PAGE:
The value of an option contract depends on many things but the most important factors are:
- implied volatility - stocks that historically have high volatility (i.e.biotech stocks) will have more expensive options compared to lower volatility stocks like utilities. Broad market index ETFs should have even lower volatility thanks to being diversified.
- strike price - higher strike prices have higher prices on calls and lower prices on puts. It's more expensive to buy a $50 call than a $45 call option for the same stock on the same expiry.
- expiry - longer-dated options are priced higher than shorter-dated ones. In June, a $20 call option should cost more if you choose a December expiry vs a September expiry.
When you're buying or selling an option, most often your counterparty will be a market maker.
Market makers will employ complex mathematical models to arrive at the actual pricing of options. As the market price of the underlying asset moves, so do option prices.
However, a $1 move in the underlying asset will trigger a different price move in a $100 call strike option compared to a $50 call option, if the stock is priced at $52 and moves to $53. The $50 call that is already in the money will move almost in tandem with the actual stock price, while the deeply out of the money $100 call option may change a few cents only. This sensitivity is described by the term Delta. Other Greeks are also used to describe the characteristics of options; for example, Theta shows the effect of time decay, which denotes the rate at which the value of an option contract declines due to the passage of time.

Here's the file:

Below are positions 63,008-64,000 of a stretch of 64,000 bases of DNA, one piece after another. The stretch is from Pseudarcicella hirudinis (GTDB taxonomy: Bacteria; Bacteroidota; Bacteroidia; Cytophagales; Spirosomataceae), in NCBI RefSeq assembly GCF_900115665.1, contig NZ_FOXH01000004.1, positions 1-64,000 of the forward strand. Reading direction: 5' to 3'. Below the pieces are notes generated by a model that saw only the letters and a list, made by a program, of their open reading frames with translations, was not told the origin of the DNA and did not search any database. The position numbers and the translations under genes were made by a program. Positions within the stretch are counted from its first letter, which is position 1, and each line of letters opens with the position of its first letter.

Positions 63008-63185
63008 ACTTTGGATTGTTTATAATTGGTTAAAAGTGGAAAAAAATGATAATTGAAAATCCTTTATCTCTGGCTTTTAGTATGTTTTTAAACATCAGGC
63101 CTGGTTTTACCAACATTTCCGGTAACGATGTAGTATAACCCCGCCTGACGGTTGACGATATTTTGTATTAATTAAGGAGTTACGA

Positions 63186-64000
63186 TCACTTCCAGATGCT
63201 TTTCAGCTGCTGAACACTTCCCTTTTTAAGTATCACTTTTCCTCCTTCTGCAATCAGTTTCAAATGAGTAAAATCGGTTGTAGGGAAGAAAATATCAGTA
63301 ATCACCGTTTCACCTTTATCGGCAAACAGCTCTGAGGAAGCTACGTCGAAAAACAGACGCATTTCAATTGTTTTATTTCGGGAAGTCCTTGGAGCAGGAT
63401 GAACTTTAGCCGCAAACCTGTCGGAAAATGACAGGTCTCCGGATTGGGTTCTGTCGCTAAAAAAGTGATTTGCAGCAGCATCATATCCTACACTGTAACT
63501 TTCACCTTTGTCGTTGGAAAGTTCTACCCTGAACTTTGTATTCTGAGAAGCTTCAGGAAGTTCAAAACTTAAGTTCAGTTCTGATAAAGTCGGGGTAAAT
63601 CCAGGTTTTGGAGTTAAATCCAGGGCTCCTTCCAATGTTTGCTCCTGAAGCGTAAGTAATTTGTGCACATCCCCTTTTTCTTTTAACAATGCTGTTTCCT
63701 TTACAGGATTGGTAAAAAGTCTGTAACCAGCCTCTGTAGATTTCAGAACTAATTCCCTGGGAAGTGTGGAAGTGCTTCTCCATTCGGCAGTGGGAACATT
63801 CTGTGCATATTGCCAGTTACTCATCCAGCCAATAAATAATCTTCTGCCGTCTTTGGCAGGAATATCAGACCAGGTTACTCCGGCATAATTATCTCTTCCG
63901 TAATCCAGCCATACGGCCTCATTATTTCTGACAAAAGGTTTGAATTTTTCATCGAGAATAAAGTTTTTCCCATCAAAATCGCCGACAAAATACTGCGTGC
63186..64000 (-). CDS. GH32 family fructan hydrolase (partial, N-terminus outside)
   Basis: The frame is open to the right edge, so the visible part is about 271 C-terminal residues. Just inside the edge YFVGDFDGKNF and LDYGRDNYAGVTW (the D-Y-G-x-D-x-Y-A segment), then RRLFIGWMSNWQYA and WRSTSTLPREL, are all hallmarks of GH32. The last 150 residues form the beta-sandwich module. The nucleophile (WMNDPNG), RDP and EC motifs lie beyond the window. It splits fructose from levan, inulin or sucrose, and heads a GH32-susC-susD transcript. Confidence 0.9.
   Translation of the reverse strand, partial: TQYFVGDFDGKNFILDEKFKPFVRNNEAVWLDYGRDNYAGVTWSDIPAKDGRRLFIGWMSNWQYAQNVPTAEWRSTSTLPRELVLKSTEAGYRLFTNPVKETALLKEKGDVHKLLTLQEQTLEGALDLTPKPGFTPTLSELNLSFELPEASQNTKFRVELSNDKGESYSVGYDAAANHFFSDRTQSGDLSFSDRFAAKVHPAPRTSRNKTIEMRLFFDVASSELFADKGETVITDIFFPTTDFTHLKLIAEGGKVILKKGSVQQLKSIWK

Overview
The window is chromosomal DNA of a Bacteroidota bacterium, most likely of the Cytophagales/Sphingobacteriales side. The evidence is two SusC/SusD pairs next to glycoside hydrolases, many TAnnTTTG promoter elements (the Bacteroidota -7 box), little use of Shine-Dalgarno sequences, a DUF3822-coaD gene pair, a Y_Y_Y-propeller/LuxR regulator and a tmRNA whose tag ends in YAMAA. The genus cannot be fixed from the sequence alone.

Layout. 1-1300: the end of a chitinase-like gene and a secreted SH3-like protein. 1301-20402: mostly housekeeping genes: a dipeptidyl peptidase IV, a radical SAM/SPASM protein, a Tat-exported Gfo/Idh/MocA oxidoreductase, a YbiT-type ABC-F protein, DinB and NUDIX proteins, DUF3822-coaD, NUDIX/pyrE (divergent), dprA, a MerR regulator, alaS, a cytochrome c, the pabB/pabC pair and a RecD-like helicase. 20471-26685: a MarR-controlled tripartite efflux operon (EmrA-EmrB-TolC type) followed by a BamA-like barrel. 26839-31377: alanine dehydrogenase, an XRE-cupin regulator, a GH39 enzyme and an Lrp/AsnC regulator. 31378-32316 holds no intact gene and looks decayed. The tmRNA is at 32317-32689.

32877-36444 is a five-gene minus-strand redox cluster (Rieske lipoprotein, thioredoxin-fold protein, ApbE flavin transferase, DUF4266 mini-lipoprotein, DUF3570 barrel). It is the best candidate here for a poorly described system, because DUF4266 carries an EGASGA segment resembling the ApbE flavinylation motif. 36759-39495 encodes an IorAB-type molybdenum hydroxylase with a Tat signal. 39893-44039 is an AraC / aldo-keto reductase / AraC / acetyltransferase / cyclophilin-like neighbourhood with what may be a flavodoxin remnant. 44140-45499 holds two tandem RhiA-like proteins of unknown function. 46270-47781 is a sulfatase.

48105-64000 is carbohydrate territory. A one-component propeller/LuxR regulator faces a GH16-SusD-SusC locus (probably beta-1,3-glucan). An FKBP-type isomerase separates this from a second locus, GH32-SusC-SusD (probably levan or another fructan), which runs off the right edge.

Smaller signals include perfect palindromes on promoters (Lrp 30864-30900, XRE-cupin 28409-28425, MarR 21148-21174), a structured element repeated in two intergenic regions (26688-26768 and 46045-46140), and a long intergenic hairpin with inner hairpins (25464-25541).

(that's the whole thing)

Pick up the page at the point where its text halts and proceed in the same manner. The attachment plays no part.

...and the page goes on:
The pricing of options
Bid-ask spread for options
Once you've selected the desired expiry and strike price for the underlying asset in the option chain, you're ready to place your trade.
The bid price is the price at which you can sell the option
The ask price is the price the you'd need to pay to own the option
The difference between the two prices is called the spread. Spreads can be very wide for small cap stocks or other instruments that are not traded frequently.
Also, you'll find very wide spreads on strike prices that are far away from the current price.
It usually makes sense to place a limit order and try to bargain for a better price. For example, if the bid is $1.50 and the ask is $2.00 and you try to buy this option, you could first enter a limit order for $1.60 and move your offer higher to $1.70 or $1.80 if it doesn't get filled.
The pricing of options
Where to look for more?
Hope you liked this quick rundown about options. If you'd like to dig deeper, navigate to one of the articles below: